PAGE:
Tuesday, September 18, 2018

The Problem with Plaids #1

A pair of plaid shoes from France, Cora Ginsberg's archives

Plaids? No Problem.
It's identifying the source of woven plaids that is a problem.

Woven and printed plaids and stripes in a quilt from about 1900

The problem is with the plaids dyed in the yarn and then
woven into patterns. 

A few friends got together last spring to look at a lot of 19th-century plaid quilts, hoping to determine clues that could help us date quilts, assign a region or a time period to them and determine if the fabrics were factory made or as people like to say homespun----we mean home woven.

We enjoyed ourselves no end but we didn't come up with many answers to our questions.

A generalization: We see four kinds of plaids in American quilts.

1. Woven plaids of different fibers in warp and weft---for example wool warp, cotton weft.

It looks like moths have eaten the blue wool yarns leaving
the white cotton yarns in this piece of linsey-woolsey, a mixed fiber.
These are difficult to date (other than pre 1900) and to classify by
region since they might be home woven or factory woven.

2. Printed Plaids

As in Catherine's block for this 1848 album quilt.

Shoemaker in a printed plaid shirt

Printed plaids were quite fashionable in the 1840s and again in the 1940s. Pattern was applied with cylinder or roller printing in a factory, a style of what was called "calico printing".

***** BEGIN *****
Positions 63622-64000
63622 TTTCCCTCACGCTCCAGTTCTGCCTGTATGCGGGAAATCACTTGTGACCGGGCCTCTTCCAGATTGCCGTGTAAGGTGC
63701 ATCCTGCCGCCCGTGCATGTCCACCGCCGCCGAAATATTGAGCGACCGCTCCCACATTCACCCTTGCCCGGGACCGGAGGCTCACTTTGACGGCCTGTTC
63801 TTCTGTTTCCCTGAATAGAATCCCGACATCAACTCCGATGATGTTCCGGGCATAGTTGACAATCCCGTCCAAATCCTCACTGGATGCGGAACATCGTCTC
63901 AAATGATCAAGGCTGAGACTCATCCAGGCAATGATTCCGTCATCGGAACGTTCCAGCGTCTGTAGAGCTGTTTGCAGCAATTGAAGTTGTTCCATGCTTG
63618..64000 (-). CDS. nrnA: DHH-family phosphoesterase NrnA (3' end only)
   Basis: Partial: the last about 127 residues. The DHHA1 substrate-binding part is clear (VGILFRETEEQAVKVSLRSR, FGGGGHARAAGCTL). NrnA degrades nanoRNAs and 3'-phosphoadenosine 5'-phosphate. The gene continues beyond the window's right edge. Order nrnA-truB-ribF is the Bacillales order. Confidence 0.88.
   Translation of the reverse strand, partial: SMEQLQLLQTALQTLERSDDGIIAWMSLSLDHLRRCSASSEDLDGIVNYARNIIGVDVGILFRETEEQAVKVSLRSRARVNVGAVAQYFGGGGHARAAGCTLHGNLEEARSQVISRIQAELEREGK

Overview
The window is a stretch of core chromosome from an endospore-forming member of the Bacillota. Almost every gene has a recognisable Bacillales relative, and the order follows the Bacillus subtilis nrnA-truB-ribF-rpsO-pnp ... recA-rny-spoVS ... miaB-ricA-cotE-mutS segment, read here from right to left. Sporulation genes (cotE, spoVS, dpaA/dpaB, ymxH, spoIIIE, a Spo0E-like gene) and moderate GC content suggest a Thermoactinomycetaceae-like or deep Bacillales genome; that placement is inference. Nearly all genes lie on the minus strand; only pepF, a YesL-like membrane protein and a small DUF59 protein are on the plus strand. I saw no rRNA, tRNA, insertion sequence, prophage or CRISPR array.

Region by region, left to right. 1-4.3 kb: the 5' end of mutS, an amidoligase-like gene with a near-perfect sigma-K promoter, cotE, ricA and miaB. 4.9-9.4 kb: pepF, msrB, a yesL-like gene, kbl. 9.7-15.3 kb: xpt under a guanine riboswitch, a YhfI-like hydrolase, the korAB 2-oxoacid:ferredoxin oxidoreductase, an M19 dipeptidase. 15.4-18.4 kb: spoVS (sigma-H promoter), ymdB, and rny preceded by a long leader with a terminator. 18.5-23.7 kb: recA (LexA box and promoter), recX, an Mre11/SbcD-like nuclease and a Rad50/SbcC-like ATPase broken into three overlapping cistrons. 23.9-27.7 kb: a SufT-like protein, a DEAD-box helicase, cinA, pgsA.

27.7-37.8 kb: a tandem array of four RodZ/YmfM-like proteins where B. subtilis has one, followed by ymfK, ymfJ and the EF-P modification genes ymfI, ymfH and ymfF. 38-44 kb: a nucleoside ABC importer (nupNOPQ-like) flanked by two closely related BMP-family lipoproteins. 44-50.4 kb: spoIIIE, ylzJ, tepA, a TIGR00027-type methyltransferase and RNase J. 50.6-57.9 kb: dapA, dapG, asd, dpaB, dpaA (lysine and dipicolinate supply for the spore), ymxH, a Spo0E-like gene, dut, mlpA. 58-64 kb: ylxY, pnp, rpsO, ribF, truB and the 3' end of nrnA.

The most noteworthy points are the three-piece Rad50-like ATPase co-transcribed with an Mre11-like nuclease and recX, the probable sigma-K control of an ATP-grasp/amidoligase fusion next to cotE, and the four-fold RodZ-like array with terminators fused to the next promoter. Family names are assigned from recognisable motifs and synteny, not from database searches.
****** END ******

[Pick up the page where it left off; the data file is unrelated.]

Two diagonal printed plaids from the 1870-1900 years.

I've heard diagonal plaids called a "printer's joke." You cannot weave a diagonal plaid.
Printed plaids are factory produced. The 19th-century factories that turned out so many of these tended to be in New England and England.

2. Woven plaids with a high thread count/cotton warp and weft.

Could have been woven in 1790 or 1990,
anywhere in the world.

The patchwork and adjacent prints in both these quilt details indicate

You can get this look by cutting up today's shirts.

Plaids woven of fine yarns are so common that they give us no indication of regionalism and no clues to date.

3. Woven plaids of cotton warps and wefts but coarser yarns.

The prints and quilt style indicate a date of about 1890-1920.
The coarse plaids are also no help at all in dating.

Here we have no prints to help us date this quilt. But there
is a style clue. Quilts of many woven plaids, stripes and checks, like
these were popular about 1900-1925...

Whether the fabrics were woven of coarse or fine yarns.
So we do get clues to date, but mainly from the style not the individual plaids.

Quilt #1
When we see one of these quilts (or comforters) pieced of wovens
we can guess early 20th century.

Quilt #2

Quilt # 3

Quilt #4

Quilt #5

But can the style tell us where the quilt was made or where the fabric was woven?

Fabric A

Fabric B

Fabric C

Fabric D

I'll tell you where these quilts and swatches are from tomorrow.